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Phylum Echinodermata > Class Holothuroidea
Black long sea cucumber
Holothuria leucospilota
Family Holothuriidae
updated Oct 2016

Where seen? This large long black sea cucumber is seen on many of our shores, and is particularly common on many of our reefy Southern shores. The long animal usually hides most of its body under large boulders or rocks. Elsewhere, can be common and abundant in reefs, seagrass meadows, sandy and muddy bottoms with rubble or reefs.

Features: Usually about 30-40cm, it can lengthen to about 1m long. Body cylindrical and long with short tube feet all over the body. The entire animal is uniformly very dark brown or maroon to black. When threatened, it can eject sticky white threads (called Cuvierian tubules) from its backside. These entangle the disturber.

What does it eat? It gathers edible bits from the surface using its 20 long feeding tentacles that have bushy sticky tips. Most of the body is usually wedged under rocks or crevices with only the front end extended out and the mouth facing downwards. It swallows much sand in the process of eating. This is undigested and defecated.

Reproduction: Larger individuals that live in deeper water or outer reefs reproduce sexually, while smaller ones in shallower waters may reproduce by division (transversal fission).

Cosy cucumber: This sea cucumber is said to be a host to the pearl fish Encheliophis vermicularis.

Human uses: This sea cucumber does not have high commercial value and is not harvested for the food trade nor live aquarium trade, because of its thin skin and tendency to produce Cuvierian tubules when stressed. But there seems to be many studies investigating their biochemical properties.

Status and threats: This sea cucumber is listed as 'Vulnerable' on the Red List of threatened animals in Singapore. Although globally, according to the FAO, "it has one of the broadest distributions of all holothurians, and it can be found in most tropical localities in the western central Pacific, Asia and most Indian Ocean regions".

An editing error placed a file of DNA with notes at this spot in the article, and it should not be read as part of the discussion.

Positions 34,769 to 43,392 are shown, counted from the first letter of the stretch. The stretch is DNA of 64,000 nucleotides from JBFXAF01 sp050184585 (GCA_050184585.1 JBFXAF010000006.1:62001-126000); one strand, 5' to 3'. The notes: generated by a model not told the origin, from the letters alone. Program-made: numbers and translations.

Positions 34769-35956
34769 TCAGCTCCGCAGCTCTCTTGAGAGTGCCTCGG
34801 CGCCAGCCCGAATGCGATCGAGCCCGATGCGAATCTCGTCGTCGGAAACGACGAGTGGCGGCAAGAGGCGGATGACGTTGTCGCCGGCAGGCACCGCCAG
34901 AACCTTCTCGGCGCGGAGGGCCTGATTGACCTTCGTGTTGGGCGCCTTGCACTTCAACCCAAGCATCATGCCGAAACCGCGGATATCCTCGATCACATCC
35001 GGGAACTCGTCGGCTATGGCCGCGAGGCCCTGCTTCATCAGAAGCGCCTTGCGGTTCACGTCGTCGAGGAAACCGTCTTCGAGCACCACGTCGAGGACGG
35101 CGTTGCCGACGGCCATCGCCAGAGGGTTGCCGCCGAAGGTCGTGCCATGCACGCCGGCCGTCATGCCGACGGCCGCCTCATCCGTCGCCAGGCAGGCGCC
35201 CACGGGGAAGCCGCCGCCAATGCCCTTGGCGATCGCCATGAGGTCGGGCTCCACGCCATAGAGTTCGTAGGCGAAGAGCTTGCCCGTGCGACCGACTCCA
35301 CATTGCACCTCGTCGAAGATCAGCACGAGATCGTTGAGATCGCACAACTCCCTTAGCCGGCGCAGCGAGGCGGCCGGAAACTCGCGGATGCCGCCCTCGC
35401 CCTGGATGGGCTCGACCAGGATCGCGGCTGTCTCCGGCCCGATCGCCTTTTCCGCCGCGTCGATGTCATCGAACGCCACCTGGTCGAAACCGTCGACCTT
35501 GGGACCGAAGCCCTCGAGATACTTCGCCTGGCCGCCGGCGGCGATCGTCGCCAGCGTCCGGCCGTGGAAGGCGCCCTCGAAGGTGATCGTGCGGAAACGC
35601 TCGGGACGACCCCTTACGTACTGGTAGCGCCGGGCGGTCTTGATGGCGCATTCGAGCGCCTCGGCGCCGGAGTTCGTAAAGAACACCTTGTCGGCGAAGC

A small one (about 10cm long).
Pulau Tekukor, Jan 10

Sentosa, Aug 05

Tentacles with bushy tips.
St. John's Island, Jan 06

Often several under a rock.
Terumbu Selegie, Jun 11

Out of water.
Lazarus Island, Apr 12

Black long sea cucumbers on Singapore shores

Photos of Black long sea cucumbers for free download from wildsingapore flickr

Distribution in Singapore on this wildsingapore flickr map

Chek Jawa, Aug 13
Photo shared by Loh Kok Sheng on his blog.

East Coast PCN, Apr 17
Photo shared by Loh Kok Sheng on facebook.

Labrador, May 10
Photo shared by Loh Kok Sheng on his blog.

Labrador, Aug 17
Photo shared by Jonathan Tan on facebook.

Terumbu Semakau, Dec 15
Photo shared by Chay Hoon on facebook.

Terumbu Buran, Jan 11
Photo shared by Loh Kok Sheng on flickr.

Terumbu Pempang Tengah, Mar 16
Photo shared by Marcus Ng on facebook.

Terumbu Hantu, Jun 13
Photo shared by Loh Kok Sheng on his blog.

Terumbu Berkas, Jan 10
Photo shared by Loh Kok Sheng on his flickr.

Pulau Senang, Jun 10
Photo shared by Loh Kok Sheng on his flickr.

Filmed on Pulau Tekukor, Jan 10

blackseasucumbers from SgBeachBum on Vimeo.

Links References
  • Lane, David J.W. and Didier Vandenspiegel. 2003. A Guide to Sea Stars and Other Echinoderms of Singapore. Singapore Science Centre. 187pp.
  • Davison, G.W. H. and P. K. L. Ng and Ho Hua Chew, 2008. The Singapore Red Data Book: Threatened plants and animals of Singapore. Nature Society (Singapore). 285 pp.
  • Gosliner, Terrence M., David W. Behrens and Gary C. Williams. 1996. Coral Reef Animals of the Indo-Pacific: Animal life from Africa to Hawaii exclusive of the vertebrates Sea Challengers. 314pp.
  • Allen, Gerald R and Roger Steene. 2002. Indo-Pacific Coral Reef Field Guide. Tropical Reef Research. 378pp.
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